Culture secretary

Culture Secretary Oliver Dowden says performers can return to the stage ‘without further social distancing’

Oliver Dowden, Secretary of State for Digital, Culture, Media and Sport, said performers no longer needed to have ‘additional social distancing’ on stage following the results of a new study.

As first shown on the BBCthe study supported by the government and Public Health England looked at the amount of aerosols and droplets generated by performers singing on stage.

A team of collaborative researchers from the University of Bristol, Imperial College London and Royal Brompton Hospital analyzed the amount of aerosols produced by singers with varying sounds, volumes and pitches.

The study, which has not yet been peer-reviewed, found that singing did not produce “substantially more respiratory particles than speaking at a similar volume” in a study involving 25 participants in a controlled environment.

In response to the results, Dowden said, “I know singing is an important passion and hobby for many people, who I’m sure will join me in welcoming the results of this important study.

“We have worked closely with medical experts throughout this crisis to develop our understanding of Covid-19, and we have now updated our advice in light of these findings so people can start playing together again. safely.”

Dowden later described the study as a “milestone [in] recover performance,” via his Twitter account.

He added: “A medical study commissioned and funded by the government shows that singing is no more risky than speaking…

“So we can get performers back on stage without additional social distancing – 3m becomes 1m with dimmings.”

Dowden went on to explain that social distancing guidelines for the performing arts “have now changed and are effective immediately.” NME contacted Dowden’s office for further clarification.

Crowds enjoy the live music (Picture: Getty)

One of the study’s authors, Jonathan Reid, who is a professor of physical chemistry at the University of Bristol, told the BBC: ‘Our research has provided a rigorous scientific basis for the Covid-19 recommendations for artistic venues operate safely, for both the performers and the public, by ensuring that spaces are properly ventilated to reduce the risk of airborne transmission.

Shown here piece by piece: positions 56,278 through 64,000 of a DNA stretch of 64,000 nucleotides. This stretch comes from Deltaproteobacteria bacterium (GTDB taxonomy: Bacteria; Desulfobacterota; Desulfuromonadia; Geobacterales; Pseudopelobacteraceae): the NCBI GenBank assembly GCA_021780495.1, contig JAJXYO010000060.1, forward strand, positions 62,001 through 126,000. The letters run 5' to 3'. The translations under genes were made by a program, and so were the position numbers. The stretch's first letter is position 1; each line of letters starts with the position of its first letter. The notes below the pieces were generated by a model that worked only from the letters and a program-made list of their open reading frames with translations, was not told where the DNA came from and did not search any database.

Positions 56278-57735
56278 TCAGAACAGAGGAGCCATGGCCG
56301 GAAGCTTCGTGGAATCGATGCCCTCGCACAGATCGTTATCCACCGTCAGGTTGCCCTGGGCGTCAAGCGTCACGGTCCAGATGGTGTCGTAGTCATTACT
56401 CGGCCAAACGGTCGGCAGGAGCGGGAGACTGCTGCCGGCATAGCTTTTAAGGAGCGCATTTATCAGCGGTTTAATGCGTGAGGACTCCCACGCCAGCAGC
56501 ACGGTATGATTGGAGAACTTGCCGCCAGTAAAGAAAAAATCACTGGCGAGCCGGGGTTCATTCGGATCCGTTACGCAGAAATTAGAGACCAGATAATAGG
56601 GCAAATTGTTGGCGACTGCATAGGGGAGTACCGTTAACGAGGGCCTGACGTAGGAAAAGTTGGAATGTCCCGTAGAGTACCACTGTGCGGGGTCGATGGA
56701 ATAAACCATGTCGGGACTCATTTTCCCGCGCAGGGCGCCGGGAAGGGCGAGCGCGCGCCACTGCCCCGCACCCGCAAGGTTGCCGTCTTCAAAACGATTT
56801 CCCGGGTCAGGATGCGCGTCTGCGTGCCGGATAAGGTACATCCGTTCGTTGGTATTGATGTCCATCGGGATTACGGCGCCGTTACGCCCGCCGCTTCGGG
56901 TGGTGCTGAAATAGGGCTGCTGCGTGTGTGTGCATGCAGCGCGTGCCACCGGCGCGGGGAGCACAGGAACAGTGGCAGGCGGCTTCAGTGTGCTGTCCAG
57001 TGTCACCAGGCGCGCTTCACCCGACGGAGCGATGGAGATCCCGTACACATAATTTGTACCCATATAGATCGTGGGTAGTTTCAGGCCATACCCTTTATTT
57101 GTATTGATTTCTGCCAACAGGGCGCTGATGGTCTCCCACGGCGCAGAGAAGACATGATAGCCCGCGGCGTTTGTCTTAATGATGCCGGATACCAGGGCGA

Dr Rupert Beale of the Francis Crick Institute, added: ‘This important research suggests that there is no specific excess risk of transmission from singing. However, both loud lyrics and singing carry undue risk. This research supports the possibility of safe performance as long as there is proper social distancing and ventilation.

However, Dr Julian Tang, Honorary Associate Professor of Respiratory Sciences at the University of Leicester, shared some concerns about the study.

Tang said, “The risk is amplified when a group of singers sing together, [for example] sing in front of an audience, whether in churches, concert halls or theatres. It’s a nice study but not exactly representative of the actual dynamics of the whole choir, which really needs further study to really assess the risk of synchronized singing vocalizations/exhalations at such a high volume.

“The risks should not be too underestimated or minimized because of this – we don’t want choir members to become infected and potentially dead from Covid-19 while doing what they love.”

Last month more than 1,500 artists and industry figures came together to call on the government to stop ‘catastrophic damage’ to live music amid the COVID-19 pandemic at the campaign launch. #LetTheMusicPlay. After months of campaigning from fans and the music world, the UK government has revealed plans for an unprecedented £1.57 billion cash injection to help the arts, culture and music industries. heritage to survive the impact of coronavirus-induced closures – providing music venues, independent cinemas, museums, galleries, theaters and heritage sites with grants and emergency loans.

Earlier this month (August 4), music industry figures added more volume to the #LetTheMusicPlay campaign to demand that the government share funding for the arts to protect the future live team, the musicians and people working behind the scenes.

Head here to donate to the Save Our Venues campaign, where artists are also encouraged to register to participate in online fundraising concerts.